Friday, November 13, 2009

We Draw the Lines

Recently a man at one of the Bible studies I attend told a story about his experience giving a presentation in a second grade classroom. His presentation was intended the help the kids get in the habit of thinking about the world around them. At one point he projected on the screen a picture of Earth taken from space. He asked the students to respond to the picture, and one little girl said, "We draw the lines." When he asked her to elaborate on that, she pointed at the globe in the classroom that was marked with the boundaries between countries. "Those black lines aren't really there," she said. "We draw the lines."

People draw all kinds of lines. We separate people into groups based on where they live, what they look like, what they believe, what they have, and the people with whom they associate. These divisions don't really exist for God. God created us with a wide variety of attributes, but He still sees us as equals in spite of our differences. Paul wrote that there is no difference between Jew and Greek, slave and free, or male and female when it comes to God and our salvation through Christ. God doesn't care all that much about our backgrounds, our social status, or even our race or gender. He cares about what's in our hearts, and all of us have the same potential to be faithful children of God.

Our world is full of racism, sexism, classism, discrimination, and elitist and exclusionary behavior. As a Christian, however, I need to challenge myself to purge those things from my life because they are not of God. I need to be able to understand that people are inherently equal and loved by God even as I make decisions about how to respond to their actions, both good and bad. I know that I live in a world where the lines we've drawn have a lot of power, and I can't just pretend they aren't there. Still, it's my responsibility to challenge these artificial divisions whenever I can and to try not to let them stop me from sharing love with the people around me. I have a very different life from most of the people on the planet, but how different are we really on the inside? Our common humanity is more important to me than the lines we draw.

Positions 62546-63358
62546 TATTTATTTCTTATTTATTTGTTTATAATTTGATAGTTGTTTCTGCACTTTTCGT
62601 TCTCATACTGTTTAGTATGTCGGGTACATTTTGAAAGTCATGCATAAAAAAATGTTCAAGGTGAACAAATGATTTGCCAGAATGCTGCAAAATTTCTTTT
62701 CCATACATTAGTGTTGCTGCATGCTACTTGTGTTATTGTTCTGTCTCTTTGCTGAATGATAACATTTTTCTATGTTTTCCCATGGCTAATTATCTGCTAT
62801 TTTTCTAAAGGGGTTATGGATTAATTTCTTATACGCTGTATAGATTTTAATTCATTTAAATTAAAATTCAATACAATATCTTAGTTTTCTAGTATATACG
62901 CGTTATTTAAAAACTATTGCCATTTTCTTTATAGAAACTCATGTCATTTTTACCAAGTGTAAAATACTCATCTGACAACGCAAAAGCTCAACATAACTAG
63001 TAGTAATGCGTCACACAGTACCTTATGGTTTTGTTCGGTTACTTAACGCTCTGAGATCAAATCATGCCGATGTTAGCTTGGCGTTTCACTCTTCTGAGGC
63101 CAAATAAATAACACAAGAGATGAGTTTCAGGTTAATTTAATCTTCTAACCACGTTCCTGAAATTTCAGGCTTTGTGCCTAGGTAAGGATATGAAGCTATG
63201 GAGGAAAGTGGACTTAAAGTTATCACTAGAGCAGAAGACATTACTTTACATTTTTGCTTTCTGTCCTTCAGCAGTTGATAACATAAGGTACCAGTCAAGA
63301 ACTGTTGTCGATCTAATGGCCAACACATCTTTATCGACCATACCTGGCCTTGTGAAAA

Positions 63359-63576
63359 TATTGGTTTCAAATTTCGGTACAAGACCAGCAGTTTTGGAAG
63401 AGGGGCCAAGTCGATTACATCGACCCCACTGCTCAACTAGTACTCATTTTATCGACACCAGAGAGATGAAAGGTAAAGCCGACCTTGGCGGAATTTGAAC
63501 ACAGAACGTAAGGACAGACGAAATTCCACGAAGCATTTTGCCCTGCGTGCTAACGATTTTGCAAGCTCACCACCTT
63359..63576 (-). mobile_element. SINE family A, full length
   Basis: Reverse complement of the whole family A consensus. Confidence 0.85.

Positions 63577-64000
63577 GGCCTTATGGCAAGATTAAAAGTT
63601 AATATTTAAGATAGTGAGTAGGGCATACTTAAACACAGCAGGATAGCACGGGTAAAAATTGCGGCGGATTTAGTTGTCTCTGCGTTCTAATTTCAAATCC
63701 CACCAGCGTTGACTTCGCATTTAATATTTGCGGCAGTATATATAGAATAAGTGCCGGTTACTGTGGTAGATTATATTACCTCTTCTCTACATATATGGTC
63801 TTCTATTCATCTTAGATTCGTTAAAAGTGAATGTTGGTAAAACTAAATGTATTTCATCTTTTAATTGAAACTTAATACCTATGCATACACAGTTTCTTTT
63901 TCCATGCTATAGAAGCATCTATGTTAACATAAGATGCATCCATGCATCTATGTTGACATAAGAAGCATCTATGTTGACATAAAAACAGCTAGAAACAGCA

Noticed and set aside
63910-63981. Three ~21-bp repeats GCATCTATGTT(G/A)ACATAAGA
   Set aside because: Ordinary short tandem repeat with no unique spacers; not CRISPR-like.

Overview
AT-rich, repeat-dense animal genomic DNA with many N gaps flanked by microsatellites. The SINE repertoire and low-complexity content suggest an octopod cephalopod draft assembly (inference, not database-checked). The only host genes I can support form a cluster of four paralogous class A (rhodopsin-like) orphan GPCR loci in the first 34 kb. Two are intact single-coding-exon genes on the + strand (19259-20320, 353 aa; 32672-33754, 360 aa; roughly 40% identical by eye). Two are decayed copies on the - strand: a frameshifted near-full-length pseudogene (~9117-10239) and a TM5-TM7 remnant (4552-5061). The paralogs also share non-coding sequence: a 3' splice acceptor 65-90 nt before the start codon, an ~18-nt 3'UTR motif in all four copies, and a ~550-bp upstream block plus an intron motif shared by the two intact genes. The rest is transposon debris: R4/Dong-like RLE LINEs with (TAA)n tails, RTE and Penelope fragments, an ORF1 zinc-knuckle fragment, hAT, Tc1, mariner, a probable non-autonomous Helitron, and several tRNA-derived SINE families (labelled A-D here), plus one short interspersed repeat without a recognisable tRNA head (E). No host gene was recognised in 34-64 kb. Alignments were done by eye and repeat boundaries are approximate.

I want to connect to all kinds of people without limiting myself to associations that society deems appropriate. I want to be friends with people who are different from me—with men, people of other races, people from other countries and cultures, people with more or less money than I have, people who don't work outside the home, people with children, and people whose political and religious beliefs differ from mine. I want to have people in my life who look, sound, and live differently from me. I don't want to draw a line to keep them out of my life—I want to invite them in so they can enrich my perspective on the world and challenge me to connect with them on a deeper level. I am so glad that God made such a wide variety of people and that He loves all of us. It's great news that we are the ones who draw the lines, because that means we can help erase them too.

Thursday, November 12, 2009

It Takes a Village